Because the Supreme Court’s analysis in Twombly was so intertwined with antitrust precedent, it was uncertain whether the Court intended its new standard to apply only to antitrust claims. In another decision reversing the Second Circuit, Ashcroft v. Iqbal, 129 S.Ct. 1937 (2009), the Supreme Court quickly laid that question to rest and further imbedded the new Twombly standard into federal procedural jurisprudence. In Iqbal, a Pakistani Muslim filed a Bivens action against several federal officials, including the former Attorney General and the Director of the FBI, alleging that they violated his constitutional rights when he was arrested and detained along with thousands of other Arab Muslims in the aftermath of the September 11, 2001 terrorist attacks. Unlike the District Court and the Second Circuit, which sustained the allegations of the complaint, the Supreme Court ruled that the plaintiff did not satisfy the “plausibility” standards announced in Twombly. The Court made clear that the pronouncements it issued in Twombly and its interpretation of Fed.R.Civ.Proc. 8’s pleadings requirements apply to “all civil actions” and not merely to antitrust litigation. Among other things, the Court also observed that “bare assertions” that the defendants knew of, condoned and willfully and maliciously agreed to subject plaintiff to conditions in violation of his constitutional rights were merely a “formulaic recitation” of the elements of the claim and, as such, were not entitled to the assumption of truth. The Court also noted that the allegations of wrongdoing, while theoretically consistent with the claim, could be plausibly interpreted as constituting legitimate conduct as well, and as such, were insufficient to form the basis of the claim.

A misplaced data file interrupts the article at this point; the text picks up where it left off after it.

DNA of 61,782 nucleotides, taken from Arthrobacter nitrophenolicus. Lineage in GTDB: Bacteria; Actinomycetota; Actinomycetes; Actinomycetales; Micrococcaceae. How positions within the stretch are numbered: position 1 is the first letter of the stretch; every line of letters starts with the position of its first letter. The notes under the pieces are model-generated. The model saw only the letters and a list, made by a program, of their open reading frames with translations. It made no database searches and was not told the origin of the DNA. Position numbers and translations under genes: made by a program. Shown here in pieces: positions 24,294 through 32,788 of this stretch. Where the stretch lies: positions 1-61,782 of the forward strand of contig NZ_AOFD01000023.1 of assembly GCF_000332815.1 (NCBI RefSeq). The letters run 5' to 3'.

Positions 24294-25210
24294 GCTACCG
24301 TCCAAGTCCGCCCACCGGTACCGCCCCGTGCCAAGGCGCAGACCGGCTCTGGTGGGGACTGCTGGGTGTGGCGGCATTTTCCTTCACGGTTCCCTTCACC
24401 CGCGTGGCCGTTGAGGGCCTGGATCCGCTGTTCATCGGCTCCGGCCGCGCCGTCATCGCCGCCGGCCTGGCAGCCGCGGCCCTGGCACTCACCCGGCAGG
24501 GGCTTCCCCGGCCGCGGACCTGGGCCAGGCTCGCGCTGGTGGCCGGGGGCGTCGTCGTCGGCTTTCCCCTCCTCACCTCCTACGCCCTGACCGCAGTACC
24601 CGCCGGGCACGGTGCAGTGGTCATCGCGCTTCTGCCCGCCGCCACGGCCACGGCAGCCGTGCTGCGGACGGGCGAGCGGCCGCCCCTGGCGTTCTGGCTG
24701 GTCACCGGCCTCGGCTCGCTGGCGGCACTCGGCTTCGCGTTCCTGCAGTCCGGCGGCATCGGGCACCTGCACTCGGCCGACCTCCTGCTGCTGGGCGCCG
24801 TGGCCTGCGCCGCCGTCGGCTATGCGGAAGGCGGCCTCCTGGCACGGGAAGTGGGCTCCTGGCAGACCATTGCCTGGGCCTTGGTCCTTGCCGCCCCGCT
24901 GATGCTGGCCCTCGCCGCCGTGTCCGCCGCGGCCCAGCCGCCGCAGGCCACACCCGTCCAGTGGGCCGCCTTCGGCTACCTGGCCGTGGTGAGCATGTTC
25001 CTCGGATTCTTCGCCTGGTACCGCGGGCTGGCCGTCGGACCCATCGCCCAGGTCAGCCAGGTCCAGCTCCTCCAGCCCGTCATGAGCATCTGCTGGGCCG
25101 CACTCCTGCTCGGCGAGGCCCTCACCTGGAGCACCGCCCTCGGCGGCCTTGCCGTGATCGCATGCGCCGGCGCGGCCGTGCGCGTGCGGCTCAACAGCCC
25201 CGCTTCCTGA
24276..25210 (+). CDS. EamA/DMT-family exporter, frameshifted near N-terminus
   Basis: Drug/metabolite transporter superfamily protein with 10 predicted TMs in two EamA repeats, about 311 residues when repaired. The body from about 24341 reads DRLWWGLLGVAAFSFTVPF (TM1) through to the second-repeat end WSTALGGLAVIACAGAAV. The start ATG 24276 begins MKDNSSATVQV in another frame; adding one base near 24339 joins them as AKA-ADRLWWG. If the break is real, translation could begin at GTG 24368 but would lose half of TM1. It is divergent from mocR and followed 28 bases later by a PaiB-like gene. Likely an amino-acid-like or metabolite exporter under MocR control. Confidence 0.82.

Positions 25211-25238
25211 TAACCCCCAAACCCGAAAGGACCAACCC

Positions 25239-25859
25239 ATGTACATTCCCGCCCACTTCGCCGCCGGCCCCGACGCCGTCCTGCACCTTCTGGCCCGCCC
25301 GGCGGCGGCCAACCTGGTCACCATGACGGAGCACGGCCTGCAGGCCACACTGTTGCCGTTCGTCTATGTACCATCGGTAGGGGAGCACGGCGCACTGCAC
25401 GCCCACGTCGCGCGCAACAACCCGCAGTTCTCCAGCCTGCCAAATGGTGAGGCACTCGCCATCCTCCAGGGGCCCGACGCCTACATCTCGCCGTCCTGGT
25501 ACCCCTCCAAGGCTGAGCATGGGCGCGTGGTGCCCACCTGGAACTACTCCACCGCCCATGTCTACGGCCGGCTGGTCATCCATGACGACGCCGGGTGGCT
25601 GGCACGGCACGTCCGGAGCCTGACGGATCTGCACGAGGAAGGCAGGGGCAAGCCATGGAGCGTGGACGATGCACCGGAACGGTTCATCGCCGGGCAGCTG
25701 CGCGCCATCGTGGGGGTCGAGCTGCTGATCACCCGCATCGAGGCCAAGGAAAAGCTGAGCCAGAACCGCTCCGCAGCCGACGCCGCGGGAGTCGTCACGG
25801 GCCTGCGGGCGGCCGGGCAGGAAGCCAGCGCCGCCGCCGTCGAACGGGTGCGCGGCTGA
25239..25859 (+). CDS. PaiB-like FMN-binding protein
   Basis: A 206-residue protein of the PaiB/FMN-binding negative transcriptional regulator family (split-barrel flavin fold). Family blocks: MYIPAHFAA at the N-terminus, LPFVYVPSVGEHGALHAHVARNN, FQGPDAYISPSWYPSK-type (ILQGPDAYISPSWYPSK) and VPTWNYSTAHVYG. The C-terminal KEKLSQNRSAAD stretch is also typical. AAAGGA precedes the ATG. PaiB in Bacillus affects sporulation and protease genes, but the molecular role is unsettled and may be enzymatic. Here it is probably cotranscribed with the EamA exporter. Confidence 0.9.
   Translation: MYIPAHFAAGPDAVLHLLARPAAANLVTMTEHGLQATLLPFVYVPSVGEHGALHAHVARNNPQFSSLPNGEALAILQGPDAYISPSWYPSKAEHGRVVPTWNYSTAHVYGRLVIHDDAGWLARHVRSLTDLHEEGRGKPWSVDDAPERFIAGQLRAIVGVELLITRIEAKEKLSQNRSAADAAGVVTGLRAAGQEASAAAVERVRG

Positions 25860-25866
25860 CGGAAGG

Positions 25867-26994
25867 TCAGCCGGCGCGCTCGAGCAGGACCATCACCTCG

Recent Eastern District Decisions Applying Twombly and Iqbal
Recent decisions by federal district court judges in Central Islip shed light on how Twombly and Iqbal have impacted motions to dismiss. In Argeropoulos v. Exide Technologies, 2009 WL 2132443 (E.D.N.Y. July 8, 2009), for example, Judge Seybert specifically noted that while the complaint would have survived under the Conley standard, the allegations were insufficient to satisfy the new Twombly and Iqbal standards.
In Argeropoulos, plaintiff alleged that he was subjected to discrimination and harassment by his employer because of his national origin (he was a U.S. citizen of Greek origin) and perceived sexual orientation. In reciting the standard of review under Fed.R.Civ.Proc. 12(b)(6), the Court relied upon Twombly and Iqbal exclusively. The Court noted that a “complaint must plead facts sufficient ‘to state a claim for relief that is plausible on its face.’” 2009 WL 2132443 * 2 (citing Twombly). The Court then noted: “‘A claim has facial plausibility when the plaintiff pleads factual content that allows the court to draw the reasonable inference that the defendant is liable for the misconduct alleged.’” Id. (quoting Iqbal). The Court relied upon the following additional key language from Iqbal: